This is one of the most popular appetizers at the venerable French Quarter restaurant Galatoire's. It's a personal favorite of mine as well, and one that I simply can't resist getting whenever I dine there ('cause ... well, lump crabmeat is so damned good, and it's particularly good there, and this is a light and lovely way to dress it; it's simple, and full of flavor). I'll stop babbling now. Get the best lump white crabmeat you can afford. Your guests will love you for it. While we're on the subject, BE CAREFUL when you're folding the crabmeat into the other ingredients. The reason you just spent a fortune on this stuff is the big, beautiful lumps, so don't break them up! I see people shredding gorgeous lump crabmeat and I just wanna smack 'em.
In most restaurants this dish is called "Crabmeat Ravigote", but Galatoire's -- accustomed to doing things in their own way -- already have a different dish by that name, so they call their ravigote "Crabmeat Maison". Confused? Me too. Don't worry about it. Just eat it.
To make the Maison dressing, combine vinegar and mustard. Slowly whisk in olive oil, a little at a time, to form an emulsion. Season with salt and pepper.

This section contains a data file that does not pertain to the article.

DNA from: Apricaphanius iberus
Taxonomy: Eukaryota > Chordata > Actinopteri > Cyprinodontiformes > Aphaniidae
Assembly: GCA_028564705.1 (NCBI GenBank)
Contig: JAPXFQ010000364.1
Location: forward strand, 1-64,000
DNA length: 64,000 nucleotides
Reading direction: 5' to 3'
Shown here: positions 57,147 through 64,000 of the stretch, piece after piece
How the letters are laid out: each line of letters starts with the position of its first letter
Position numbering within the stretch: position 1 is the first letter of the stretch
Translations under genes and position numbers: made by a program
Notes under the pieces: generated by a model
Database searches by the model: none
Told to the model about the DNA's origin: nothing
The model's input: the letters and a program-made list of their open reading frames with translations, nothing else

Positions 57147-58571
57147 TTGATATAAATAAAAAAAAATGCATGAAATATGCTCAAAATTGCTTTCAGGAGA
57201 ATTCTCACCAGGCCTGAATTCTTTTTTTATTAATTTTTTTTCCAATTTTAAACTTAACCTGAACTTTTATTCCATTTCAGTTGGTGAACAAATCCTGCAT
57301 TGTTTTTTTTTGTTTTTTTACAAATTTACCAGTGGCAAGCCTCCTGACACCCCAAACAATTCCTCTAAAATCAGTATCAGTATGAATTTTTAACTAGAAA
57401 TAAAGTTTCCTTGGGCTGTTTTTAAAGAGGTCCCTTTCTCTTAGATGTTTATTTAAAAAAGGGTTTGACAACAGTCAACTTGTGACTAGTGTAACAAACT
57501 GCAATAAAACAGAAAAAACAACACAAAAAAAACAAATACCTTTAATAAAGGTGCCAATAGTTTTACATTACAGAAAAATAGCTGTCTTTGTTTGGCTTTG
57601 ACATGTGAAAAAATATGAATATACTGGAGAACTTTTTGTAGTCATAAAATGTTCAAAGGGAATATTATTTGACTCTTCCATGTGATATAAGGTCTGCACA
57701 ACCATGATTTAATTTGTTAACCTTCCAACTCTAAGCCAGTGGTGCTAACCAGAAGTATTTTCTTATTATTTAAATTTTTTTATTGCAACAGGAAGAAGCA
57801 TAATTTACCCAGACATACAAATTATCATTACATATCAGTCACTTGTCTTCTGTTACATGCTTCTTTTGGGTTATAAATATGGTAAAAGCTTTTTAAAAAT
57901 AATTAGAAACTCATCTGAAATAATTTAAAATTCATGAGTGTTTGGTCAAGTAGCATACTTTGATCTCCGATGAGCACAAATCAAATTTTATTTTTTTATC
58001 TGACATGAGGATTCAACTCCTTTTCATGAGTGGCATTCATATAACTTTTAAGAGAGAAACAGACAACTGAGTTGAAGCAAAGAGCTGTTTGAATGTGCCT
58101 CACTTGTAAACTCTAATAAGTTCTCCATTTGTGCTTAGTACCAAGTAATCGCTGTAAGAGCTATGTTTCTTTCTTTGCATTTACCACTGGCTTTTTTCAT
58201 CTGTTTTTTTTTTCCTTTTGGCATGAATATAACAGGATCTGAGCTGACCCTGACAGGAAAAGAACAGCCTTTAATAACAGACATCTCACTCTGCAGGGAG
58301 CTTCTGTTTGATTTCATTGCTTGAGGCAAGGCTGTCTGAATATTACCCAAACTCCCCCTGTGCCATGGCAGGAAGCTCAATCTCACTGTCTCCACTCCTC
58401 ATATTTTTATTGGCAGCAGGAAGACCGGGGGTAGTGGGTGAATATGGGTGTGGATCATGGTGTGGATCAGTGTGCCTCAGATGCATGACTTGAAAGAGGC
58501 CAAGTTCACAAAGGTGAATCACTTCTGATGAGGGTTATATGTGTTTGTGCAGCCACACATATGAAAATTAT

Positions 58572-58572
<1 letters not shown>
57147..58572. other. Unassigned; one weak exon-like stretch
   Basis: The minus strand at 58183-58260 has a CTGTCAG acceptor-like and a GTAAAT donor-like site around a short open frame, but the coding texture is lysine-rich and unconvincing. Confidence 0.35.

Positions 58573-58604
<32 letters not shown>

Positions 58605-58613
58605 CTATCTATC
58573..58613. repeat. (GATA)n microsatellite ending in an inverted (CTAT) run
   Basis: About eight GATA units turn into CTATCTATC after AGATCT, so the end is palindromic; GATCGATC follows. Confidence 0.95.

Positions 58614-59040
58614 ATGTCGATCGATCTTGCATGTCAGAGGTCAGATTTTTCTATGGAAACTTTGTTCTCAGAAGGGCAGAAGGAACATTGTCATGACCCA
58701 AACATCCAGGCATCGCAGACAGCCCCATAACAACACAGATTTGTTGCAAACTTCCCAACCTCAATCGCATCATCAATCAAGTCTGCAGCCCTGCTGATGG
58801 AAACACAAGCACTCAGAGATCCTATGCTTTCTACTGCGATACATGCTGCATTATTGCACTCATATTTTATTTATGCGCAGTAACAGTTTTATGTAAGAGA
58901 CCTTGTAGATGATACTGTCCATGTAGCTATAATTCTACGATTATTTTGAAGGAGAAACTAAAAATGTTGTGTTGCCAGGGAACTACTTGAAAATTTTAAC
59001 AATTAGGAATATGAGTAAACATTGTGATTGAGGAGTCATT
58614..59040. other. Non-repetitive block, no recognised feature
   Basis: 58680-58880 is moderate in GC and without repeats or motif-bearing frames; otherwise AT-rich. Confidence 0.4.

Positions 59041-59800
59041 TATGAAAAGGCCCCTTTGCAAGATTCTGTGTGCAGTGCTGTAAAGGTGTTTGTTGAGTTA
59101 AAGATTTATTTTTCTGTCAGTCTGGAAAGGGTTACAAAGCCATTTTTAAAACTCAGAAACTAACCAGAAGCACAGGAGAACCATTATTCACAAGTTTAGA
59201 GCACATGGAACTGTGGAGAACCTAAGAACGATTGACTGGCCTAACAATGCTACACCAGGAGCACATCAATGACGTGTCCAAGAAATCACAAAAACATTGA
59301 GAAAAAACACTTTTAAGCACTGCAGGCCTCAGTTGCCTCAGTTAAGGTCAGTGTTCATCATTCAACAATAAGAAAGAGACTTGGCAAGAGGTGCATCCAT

- For the Maison dressing:
- 1/2 cup white wine vinegar
- 2 tablespoons Creole mustard (you may substitute Dijon, or a course, seeded country-style mustard)
- 1-1/2 cups high quality olive oil
- 1/2 teaspoon salt
- 1/8 teaspoon freshly ground white pepper
- 1/2 cup real mayonnaise
- 3 tablespoons Maison dressing
- 3 green onions, finely chopped
- 1 teaspoon small capers, rinsed and drained
- 1/2 teaspoon chopped flat-leaf parsley
- 1 pound lump crabmeat
- 12 large leaves butter lettuce
- 12 slices tomato (Creole, if you got ' em)
Mix together mayonnaise, Maison dressing, green onions, capers and parsley. Gently fold in the crabmeat, making sure you don't break up any of the lumps -- the key to making this dish truly wonderful).
Divide into six equal portions and serve on a bed of butter lettuce, with two slices of tomato and a squeeze from a wedge of lemon just before serving.
YIELD: 6 servings
creole and cajun recipe page | the gumbo pages
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Chuck Taggart email chuck (at) gumbopages (dot) com